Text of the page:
I started The Handless Project because I needed to heal (physically from thyroid cancer and emotionally from a lot of other things) and this weird old story about a girl who heals herself was so helpful to me that I wondered whether it would help other people too. The walk is further exploration of what has been story medicine for me. I have no idea what the out come will be, just like the Handless Maiden who leaves home at dawn and wanders through the forest, until something unexpected happens.
We will be walking through Liverpool on 20th May to simply see what walking can do for us. Maybe it will do nothing, or maybe everything will change. It is an experiment built around a fairytale so we are free to believe it or not. We are also free to invest it with the power and meaning of a pilgrimage, a race for life or a trip to see what we can see, for adventure or even to heal a city.
Walk with us.
Here are a few quotations to think about:
"I was coming to America, I said to my little niece, who was seven, I said, “What will I bring you from America?” She said, “Uhhhhh.” And her father said, “No, ask him or you won’t get anything.” And Katy turned to me and said, “What’s in it?” [laughs] Which I thought was a great question about America."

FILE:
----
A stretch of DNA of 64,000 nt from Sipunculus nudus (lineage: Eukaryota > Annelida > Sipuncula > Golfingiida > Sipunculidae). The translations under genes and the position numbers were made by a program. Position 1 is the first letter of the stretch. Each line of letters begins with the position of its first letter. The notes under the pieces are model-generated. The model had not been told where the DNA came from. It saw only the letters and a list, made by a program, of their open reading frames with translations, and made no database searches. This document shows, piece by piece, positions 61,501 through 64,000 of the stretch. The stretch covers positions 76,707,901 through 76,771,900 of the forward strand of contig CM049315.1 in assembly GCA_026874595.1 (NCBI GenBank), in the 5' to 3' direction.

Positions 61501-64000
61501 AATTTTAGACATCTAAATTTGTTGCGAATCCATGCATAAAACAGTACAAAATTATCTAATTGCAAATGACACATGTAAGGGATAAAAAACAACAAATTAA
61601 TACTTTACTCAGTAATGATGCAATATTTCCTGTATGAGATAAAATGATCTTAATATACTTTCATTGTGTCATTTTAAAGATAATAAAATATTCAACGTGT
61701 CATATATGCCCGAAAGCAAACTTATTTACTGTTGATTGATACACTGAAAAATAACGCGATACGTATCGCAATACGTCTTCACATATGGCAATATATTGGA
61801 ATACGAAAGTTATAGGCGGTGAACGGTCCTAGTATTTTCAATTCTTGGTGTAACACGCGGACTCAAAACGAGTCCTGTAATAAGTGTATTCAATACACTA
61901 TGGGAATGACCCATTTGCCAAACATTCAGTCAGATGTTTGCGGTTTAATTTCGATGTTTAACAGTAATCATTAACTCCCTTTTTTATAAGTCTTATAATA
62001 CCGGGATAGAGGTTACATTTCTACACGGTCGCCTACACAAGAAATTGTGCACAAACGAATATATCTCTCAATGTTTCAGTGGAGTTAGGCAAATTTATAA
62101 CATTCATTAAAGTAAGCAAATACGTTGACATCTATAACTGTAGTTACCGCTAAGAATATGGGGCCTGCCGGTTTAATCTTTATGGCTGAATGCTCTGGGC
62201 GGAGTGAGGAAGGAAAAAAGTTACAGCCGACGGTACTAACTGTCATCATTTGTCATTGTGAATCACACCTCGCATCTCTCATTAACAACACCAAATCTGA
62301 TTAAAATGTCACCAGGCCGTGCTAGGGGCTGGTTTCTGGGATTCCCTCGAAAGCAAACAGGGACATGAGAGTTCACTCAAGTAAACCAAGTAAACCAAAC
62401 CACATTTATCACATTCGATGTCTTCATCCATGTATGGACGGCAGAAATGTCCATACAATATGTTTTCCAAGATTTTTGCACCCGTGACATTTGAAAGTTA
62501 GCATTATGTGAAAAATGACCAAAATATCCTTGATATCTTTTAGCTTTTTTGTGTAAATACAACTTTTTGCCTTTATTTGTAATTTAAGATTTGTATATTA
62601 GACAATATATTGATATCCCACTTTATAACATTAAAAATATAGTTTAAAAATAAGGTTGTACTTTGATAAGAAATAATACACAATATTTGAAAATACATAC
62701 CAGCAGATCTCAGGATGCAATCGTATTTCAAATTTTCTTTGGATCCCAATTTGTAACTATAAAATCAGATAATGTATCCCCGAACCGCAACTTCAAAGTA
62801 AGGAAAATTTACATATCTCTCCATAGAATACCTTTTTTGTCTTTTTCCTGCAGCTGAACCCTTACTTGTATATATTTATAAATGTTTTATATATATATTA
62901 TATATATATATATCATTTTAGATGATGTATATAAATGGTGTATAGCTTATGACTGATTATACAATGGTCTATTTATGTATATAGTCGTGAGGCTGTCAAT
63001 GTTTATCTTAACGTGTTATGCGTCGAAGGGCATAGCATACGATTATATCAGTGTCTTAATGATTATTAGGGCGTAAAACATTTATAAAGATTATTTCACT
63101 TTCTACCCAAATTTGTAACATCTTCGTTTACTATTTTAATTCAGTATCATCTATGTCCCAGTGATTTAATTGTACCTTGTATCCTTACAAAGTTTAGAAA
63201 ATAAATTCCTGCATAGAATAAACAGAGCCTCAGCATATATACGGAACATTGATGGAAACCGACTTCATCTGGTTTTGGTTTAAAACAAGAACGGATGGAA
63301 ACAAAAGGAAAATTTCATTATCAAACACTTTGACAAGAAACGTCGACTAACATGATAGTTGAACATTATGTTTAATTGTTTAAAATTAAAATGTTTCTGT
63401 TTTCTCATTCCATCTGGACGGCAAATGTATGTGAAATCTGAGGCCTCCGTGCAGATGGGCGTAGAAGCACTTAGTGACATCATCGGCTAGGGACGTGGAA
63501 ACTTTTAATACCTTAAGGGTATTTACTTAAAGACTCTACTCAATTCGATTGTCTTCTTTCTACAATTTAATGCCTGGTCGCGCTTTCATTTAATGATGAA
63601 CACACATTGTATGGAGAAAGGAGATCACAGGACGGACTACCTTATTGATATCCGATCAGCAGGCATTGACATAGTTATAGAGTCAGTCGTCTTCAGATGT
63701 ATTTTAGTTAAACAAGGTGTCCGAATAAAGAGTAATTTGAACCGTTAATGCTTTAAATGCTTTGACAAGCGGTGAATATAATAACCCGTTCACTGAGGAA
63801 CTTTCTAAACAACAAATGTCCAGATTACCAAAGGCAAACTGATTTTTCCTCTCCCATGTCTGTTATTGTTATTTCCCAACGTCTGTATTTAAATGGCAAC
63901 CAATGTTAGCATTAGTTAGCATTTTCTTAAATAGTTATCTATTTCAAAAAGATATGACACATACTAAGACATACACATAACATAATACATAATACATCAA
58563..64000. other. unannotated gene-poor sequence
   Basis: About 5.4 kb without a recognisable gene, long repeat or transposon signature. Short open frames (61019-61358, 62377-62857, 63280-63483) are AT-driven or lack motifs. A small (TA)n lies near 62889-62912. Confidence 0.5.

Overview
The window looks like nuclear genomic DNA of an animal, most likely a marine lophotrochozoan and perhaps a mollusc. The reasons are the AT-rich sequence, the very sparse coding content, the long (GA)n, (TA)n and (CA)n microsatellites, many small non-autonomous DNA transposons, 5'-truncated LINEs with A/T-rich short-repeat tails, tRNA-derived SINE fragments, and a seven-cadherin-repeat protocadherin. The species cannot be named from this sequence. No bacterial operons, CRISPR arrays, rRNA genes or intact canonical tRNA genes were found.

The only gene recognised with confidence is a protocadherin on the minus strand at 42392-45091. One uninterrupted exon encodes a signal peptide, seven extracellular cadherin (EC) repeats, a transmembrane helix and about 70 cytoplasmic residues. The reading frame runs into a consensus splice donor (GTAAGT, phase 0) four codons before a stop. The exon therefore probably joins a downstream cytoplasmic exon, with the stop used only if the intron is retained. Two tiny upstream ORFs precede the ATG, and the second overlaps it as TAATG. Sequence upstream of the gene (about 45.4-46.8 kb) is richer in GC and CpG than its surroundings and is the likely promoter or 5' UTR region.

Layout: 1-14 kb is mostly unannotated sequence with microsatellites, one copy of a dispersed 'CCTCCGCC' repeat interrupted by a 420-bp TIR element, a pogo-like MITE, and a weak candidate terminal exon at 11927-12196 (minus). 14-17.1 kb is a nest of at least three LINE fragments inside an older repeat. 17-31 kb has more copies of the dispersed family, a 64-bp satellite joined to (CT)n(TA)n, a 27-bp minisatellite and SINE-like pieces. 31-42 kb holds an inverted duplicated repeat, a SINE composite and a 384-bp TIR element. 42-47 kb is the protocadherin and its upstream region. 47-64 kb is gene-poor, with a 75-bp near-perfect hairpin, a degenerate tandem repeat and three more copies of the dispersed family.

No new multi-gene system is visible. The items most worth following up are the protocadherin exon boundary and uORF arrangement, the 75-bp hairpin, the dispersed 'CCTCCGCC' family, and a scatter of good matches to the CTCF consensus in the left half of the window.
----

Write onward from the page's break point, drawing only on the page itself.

John O'Donohue - OnBeing Interview
"Land is a story place. Land holds the stories of human survival across many generations. Land shapes people, just as people shape their countries."
Judy Atkinson: Trauma Trails: Recreating Song Lines, the transgenerational effects of trauma in indigenous Australia
"It is healing for any person to hear the priceless heritage of our stories and find a contemporary translation of their prescriptions applicable to his or her immediate circumstances."
Robert A Johnson: The Fisher King and the Handless MaidenSome further reading/listening about walking and landscape:
John O'Donohue OnBeing episode: The Inner Landscape of Beauty
Strayed, Cheryl. Wild: A Journey from Lost to Found. Atlantic Books.